FLASHBACK: Danny Runs at the Rainbow Bridge

Updated 1 year ago by Tony E. Rutherford, News Editor
FLASHBACK: Danny Runs at the Rainbow Bridge

Editor's Note: When you read accolades about photographer Chris Spencer (who took the iconic Young Thundering Herd Touchdown shown in We Are Marshall) doing anything for you, this is one of them.

As Danny appeared to take a turn for the worse, Chris agreed to drive us ASAP to the Animal ER. Of course, I didn't anticipate the maneuvering necessary to carry "Danny" who was by this time not walking on his own. Getting him in Chris' car was a miracle. But it happened. Here's the tribute to Danny who's now likely seeing a stranger named Chris in Heaven. That a stranger to him help to get Danny to the ER is appropriate, since Danny had earlier saved my dad's life when he was at home bleeding.

Everyone has cried at the movies of their youth where a noble, heroic pet passes on either to Heaven or for those who question the presence of 4-legged creatures in God's kingdom, Rainbow Bridge.

Danny came to Huntington via Michigan. Two previous owners had wanted him only for making puppies. I was matched as I wanted a young adult setter and he would be a family member. Interestingly, since I have Post Traumatic Stress after surviving a car explosion accident, someone needed to go to pick up Danny.

Enter a couple with little money but in need of taking a long-shot by submitting their WV Supreme Court loss to the U.S. Supreme Court. I edited their petition; they took me to get Danny.

“You didn’t have to bring a horse,” mom complained seeing the over 100 pound setter. But, he was as gentle as a tiny toy breed.

Danny loved rides and while dad lived, we took him to the Marshall campus in good weather for walks around campus. Most of the time, a student (or two) stopped to ask if they could pet him. A few said, “I needed that. I’ve got a test in ten minutes.” Once, he proudly straddled the sidewalk by Buskirk Field. About half way down the path, a young woman came yelling, “Your dog has my shoe.” She had been playing in cleats; Danny had slyly stolen her sneakers. Another time, a co-ed on a bench asked to pet him. He was happy to comply, except he opened his mouth and downed her ice cream cone.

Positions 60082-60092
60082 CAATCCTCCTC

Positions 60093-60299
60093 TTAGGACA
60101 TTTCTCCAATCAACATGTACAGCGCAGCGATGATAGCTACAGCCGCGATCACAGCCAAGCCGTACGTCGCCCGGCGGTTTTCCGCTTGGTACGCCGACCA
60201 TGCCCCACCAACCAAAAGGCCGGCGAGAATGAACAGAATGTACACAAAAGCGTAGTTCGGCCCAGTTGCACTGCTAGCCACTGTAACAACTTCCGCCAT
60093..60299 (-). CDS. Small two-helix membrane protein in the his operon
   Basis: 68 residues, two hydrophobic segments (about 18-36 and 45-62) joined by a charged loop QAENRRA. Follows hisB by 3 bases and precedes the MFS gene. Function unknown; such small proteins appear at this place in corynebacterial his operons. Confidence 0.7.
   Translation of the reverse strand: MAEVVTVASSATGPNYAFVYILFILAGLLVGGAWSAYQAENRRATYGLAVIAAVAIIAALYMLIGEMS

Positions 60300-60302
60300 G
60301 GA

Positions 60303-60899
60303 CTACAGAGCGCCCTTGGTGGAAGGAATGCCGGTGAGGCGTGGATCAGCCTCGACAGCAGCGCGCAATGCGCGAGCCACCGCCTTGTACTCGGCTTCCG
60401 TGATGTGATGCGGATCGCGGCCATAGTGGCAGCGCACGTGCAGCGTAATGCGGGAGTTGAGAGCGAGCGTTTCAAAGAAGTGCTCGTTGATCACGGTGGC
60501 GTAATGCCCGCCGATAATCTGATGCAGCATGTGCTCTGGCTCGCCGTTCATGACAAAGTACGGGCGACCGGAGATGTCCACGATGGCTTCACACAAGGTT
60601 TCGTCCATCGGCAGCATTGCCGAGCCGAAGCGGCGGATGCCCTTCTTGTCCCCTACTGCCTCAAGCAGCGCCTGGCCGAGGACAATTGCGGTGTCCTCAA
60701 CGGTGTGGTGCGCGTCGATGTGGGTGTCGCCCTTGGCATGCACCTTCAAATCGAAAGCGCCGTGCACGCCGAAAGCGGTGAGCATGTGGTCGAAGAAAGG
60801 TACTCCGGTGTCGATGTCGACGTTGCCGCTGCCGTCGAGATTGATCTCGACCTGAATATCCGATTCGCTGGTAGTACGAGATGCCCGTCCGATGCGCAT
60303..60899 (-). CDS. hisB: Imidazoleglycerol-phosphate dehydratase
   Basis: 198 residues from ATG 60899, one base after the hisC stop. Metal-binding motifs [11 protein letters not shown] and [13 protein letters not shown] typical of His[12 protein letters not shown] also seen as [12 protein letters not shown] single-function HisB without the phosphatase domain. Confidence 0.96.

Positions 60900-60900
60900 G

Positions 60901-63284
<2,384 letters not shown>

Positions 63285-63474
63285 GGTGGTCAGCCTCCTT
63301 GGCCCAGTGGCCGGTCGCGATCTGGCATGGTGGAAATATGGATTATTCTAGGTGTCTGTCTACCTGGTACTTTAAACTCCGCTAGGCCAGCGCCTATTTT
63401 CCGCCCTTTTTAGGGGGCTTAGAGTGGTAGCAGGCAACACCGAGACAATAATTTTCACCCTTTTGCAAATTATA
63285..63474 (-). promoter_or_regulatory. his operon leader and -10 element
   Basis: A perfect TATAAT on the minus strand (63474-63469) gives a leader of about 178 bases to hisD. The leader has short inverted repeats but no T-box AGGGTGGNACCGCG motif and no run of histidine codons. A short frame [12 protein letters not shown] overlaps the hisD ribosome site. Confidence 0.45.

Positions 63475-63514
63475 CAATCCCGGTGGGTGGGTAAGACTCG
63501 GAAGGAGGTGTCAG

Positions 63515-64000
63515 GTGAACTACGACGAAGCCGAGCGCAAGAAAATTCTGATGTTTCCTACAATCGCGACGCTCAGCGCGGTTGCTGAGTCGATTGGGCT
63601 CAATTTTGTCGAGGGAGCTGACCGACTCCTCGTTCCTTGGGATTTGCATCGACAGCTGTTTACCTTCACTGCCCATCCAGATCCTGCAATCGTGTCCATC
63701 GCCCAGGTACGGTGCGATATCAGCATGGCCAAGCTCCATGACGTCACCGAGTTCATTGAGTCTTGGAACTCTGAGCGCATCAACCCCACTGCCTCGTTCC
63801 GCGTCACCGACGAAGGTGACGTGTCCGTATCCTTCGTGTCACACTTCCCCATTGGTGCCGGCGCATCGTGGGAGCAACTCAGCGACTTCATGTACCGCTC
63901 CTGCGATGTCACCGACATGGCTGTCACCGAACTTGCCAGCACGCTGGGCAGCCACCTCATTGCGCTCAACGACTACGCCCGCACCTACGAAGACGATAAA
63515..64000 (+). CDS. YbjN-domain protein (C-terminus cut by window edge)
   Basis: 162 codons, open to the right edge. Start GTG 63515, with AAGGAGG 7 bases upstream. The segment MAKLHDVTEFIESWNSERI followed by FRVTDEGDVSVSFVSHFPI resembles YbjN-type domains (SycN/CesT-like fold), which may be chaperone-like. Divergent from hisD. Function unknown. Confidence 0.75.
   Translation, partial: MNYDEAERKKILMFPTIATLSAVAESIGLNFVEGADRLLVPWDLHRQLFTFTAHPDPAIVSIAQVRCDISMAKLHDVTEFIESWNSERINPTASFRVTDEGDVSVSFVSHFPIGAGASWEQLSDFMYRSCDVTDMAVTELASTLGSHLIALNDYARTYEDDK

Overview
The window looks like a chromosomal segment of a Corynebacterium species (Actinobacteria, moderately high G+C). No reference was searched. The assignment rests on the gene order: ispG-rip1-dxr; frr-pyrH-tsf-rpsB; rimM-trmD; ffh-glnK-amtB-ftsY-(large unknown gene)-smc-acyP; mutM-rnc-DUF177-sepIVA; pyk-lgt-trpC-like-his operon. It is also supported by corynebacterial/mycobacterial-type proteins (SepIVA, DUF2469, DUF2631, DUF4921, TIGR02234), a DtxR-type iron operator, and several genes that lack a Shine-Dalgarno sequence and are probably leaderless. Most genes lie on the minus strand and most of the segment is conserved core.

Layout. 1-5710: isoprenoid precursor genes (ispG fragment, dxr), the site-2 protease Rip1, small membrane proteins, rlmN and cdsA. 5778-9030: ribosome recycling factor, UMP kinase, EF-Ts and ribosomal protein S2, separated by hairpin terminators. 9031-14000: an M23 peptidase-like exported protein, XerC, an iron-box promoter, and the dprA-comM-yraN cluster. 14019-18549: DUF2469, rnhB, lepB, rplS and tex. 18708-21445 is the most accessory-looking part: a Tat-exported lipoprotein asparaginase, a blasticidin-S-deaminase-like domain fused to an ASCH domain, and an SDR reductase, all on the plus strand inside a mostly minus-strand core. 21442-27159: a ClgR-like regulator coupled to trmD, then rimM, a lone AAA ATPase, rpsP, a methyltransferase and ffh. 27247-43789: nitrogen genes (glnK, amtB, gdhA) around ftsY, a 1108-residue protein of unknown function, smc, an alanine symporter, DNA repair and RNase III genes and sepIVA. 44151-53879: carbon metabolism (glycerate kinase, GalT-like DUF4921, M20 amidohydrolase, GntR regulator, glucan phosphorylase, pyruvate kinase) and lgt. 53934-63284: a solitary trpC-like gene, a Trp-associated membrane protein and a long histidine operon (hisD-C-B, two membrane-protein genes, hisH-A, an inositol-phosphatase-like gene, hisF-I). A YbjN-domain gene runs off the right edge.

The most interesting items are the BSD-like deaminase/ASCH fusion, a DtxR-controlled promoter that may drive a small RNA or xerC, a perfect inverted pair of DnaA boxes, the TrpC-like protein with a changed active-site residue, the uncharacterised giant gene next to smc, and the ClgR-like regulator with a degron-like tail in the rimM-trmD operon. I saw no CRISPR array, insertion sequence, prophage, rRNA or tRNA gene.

He also stalked squirrels.

When dad’s legs started giving out, we couldn’t take him to MU anymore. Dad could not handle leaving me on campus to research and leading Big Red into the house. One late evening, I wore out and flopped on the bed a little earlier than usual. Danny would not let me rest. He kept running back and forth, nudging his nose at me, and barking. What did he want? My dad had to take a blood thinner. He was in the rear of the house bleeding and needed help. Danny saved his life.

Mom didn’t like Danny too well. She was afraid he would hurt her cats. Actually, they tended to overwhelm him. More than once I found one sleeping with him.

After dad passed, Danny came to comfort me. He took to sleeping in my bed, often with me in it. He’d usually take a Milk Bone to leave the mattress so I could lay down, then, come back and hop over me. When the winter weather turned wicked , he had that Michigan origin. He preferred snow and winter to our hot summer humidity.

As his body aged, his mind seemed to ignore it. He got so “hopping” up on the bed didn’t happen. He slept on the floor. And, when I was down and troubled I’d often get up later. He didn’t know the difference between “sickness” and “troubled,” but he would come stomping in to my bedside and either lick or paw until I moved and got up.

He took a liking to Terri Smith, an animal rescue person. He wanted to climb into her SUV, but Terri was also hurried. She’d often come by to take me to attend a meeting in Portsmouth with her. She told him she’d take him to the park someday, but Terri moved to Athens. It didn’t happen.

Danny also got upset when lack of timely transportation depleted the Milk Bone supply. If I ran out even for one day, he would pout on the living room rug until I brought in a new supply.

Since his back legs had arthritis , I got a rear walking chain. A few days before he passed, he seemed his same sneaky self --- waiting for me to open the fridge, then, sheepishly sticking his nose inside and helping himself to a left over.

He didn’t catch on to the arthritis limitation, though. I knew he had to have enough energy to walk away from home then come back. He never did understand why I kept him closer so he’d have the strength to make it home.

Mom told me Sunday he vomited a rind from some lunch meat. But , he seemed OK, except prior to my leaving, he just sat normally, he didn’t beg to come with me. I thought he understood that I was being picked up and would take him when I got back. When I returned from researching the news, he didn’t want to go out. He seemed a little distressed but alert and moving about. I thought he had a tummy ache that would go away by morning.

Since he was partially disabled, I had worked from home more than I liked. This time I stayed in and watched a city committee meeting. Danny had showed some signs of moving around, so I thought he was getting better.

However, a call to the vet told me otherwise. After a round robin of phone calls for someone to turn over their car’s back seat to a big Irish guy, thankfully, Chris answered the phone and made the ER run. But it was too late.

One movie title states, “All Dogs Go to Heaven,” but that does not smother my “Old Yeller” tears.

Danny has been buried at the Rome Pet Cemetery which is where we laid Brian , our diabetic irishsetter to rest.

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